Thursday, 1 April 2010
My grandfather was an amazing person. Of course, I know that from my mother, and she might be a little biased. But still.
He was an opera singer and an actor. His gestures were grand, and his gifts- extravagant. Once, my (then a child) mother woke up late at night because, after a successful performance, my grandfather came home with a whole tabor of Gypsies.
NB: Gypsies, (Roma or Tsygane in Russian) back home did not just have a reputation of stealing horses and children. They were famous for their musical talents. Their women, dressed in long flowery skirts, with bare shoulders loosely covered with shawls, could dance and sing like nobody else in the Soviet Union. I have no idea about the ethnic origins of that rich culture; all I know that Soviet Gypsies were one of a kind.
That night, my grandfather brought them to dance and sing in our flat. On the 5th floor of an old Soviet building, at 2am in the morning. What was the occasion, I hear you ask? None. He did not need one.
A person of a (as we say in Russian) great soul, he could not stand petty people. It was not easy to offend him; but, once offended, he would be deeply hurt.
Once, my mother told me about her sister’s husband and a bottle of expensive wine he was given by somebody. My grandfather loved his drink. So, when he came over for dinner that night and saw the bottle, he got quite excited.
“I say, Mahmud!” he exclaimed excitedly, “Looks like we are going to have a fun dinner tonight! “
“Mmm…....." said Mahmud. "Actually, I was hoping to save this bottle for a special occasion”.
“OK then”, my grandfather replied, “You can keep that bottle for when I die. Place it on my grave”.
I despised Mahmud for his pettiness. Every time I thought of that incident, I imagined my grandfather’s smiley, excited face and how the expression on it must have changed with Mahmud’s reply.
And then this happened.
The friends who stayed with us for a couple of weeks recently, gave me a little thank-you gift. It was a set of Molton Brown hand wash and a hand cream.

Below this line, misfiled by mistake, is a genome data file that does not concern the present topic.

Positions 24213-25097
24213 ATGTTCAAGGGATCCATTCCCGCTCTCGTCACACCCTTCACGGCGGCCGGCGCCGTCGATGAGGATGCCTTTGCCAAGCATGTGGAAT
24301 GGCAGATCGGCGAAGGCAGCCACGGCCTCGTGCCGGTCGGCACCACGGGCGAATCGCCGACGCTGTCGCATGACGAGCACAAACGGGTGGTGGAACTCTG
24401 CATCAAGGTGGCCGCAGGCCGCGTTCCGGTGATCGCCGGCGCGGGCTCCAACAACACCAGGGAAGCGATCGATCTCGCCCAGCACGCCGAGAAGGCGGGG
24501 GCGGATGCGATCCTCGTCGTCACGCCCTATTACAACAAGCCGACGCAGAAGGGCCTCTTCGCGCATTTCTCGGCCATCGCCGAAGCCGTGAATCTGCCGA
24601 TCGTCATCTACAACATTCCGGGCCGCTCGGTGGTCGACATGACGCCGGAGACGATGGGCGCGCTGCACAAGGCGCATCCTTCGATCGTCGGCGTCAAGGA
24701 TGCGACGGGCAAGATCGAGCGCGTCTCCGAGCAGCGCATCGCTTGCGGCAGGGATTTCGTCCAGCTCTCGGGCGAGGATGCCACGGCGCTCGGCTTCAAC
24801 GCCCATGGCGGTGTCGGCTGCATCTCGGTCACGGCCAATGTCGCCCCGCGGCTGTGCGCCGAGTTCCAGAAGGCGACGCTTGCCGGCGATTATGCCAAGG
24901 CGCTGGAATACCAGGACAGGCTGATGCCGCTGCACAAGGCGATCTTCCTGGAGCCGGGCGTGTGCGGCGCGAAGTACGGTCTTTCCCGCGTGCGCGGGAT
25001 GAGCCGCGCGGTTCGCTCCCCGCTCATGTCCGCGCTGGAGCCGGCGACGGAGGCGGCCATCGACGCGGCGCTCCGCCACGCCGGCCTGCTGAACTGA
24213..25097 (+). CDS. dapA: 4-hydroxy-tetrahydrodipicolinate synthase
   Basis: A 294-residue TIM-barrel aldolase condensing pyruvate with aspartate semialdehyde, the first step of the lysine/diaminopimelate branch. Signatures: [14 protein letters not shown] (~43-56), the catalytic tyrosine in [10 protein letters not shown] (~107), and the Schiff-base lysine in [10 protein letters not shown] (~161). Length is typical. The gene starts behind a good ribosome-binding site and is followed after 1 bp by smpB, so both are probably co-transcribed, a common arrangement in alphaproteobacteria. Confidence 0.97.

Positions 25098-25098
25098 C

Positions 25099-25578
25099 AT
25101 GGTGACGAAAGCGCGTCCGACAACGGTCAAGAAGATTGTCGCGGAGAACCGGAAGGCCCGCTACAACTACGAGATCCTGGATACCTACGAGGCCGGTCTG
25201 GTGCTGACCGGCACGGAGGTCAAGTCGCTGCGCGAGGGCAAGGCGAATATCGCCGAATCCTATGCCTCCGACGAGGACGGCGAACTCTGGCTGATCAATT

To be honest, I don’t usually buy myself posh hand washes. I just cannot bring myself to spend that much money on soap. This, however, does not mean that I would not want a posh hand wash. To be sitting pretty right there, on my windowsill, above the sink. Especially, when I have visitors. You know what I mean, don’t you. I know you do.
So, I was pleased with the gift, and displayed it proudly over my sink.
My in-laws were visiting for a while, and one night, as they got up to retire to bed, my mother-in-law suddenly said something that caught me completely off guard.
She asked if the father-in-law could “take” my hand cream, because his hands were feeling dry and sore. And, before I could think this through, before I even analysed what was being asked, the words just flew out of my mouth.
"My hand cream???? You mean my Molton Brown hand cream?!"- I yelped in horror.
You see, I was completely unprepared for such a shocking request. Somebody, who did not actually care which hand cream he used as long as it was moisturising enough, wanted to casually take my gift away from me. Every little cell in my brain protected with passion.
"Can I give you another hand cream?", I asked cautiously, trying to soften my answer with a sheepish smile. But it, of course, did not work. He got offended.
“It is just a hand cream”, he said. Not really, I thought, it is not.
I could not sleep that night. I lay in bed, analysing my actions, and feeling pathetic. I am no different, I thought, to my uncle with his precious bottle of wine. My dead grandfather is probably turning in his grave. How could I sink this low?
I have to add that I love my father-in-law. As far as fathers-in-law go, you could not get a better one. Helpful, kind, funny and supportive, he is the one to happily check my attempts at writing, when husband has no time, and friends would get bored. He is the one to fix my shower when it leaks and read to my child when I am busy typing away on my laptop. And for that, this is how I pay him. I am a horrible, horrible person. I am a sad chushka germemish.
I tried to justify my actions, of course. There is plenty of people I knew who would keep things for a show. A friend with Jo Malone candles on the dresser- never to be lit. Mother-in-law’s pretty soaps positioned on the glass shelves in the bathroom, still packaged nicely, with a ribbon tied around them. But then I stopped myself. It did not really matter how many people I knew who kept stuff hidden from others. Or, rather, openly displayed, but clearly not to be used. It did not matter that my father-in-law would never bear a grudge against me because of some hand cream. It mattered to me.
And I could never bring a bunch of Gypsies into my house to sing and dance in the middle of the night. They might nick my hand cream.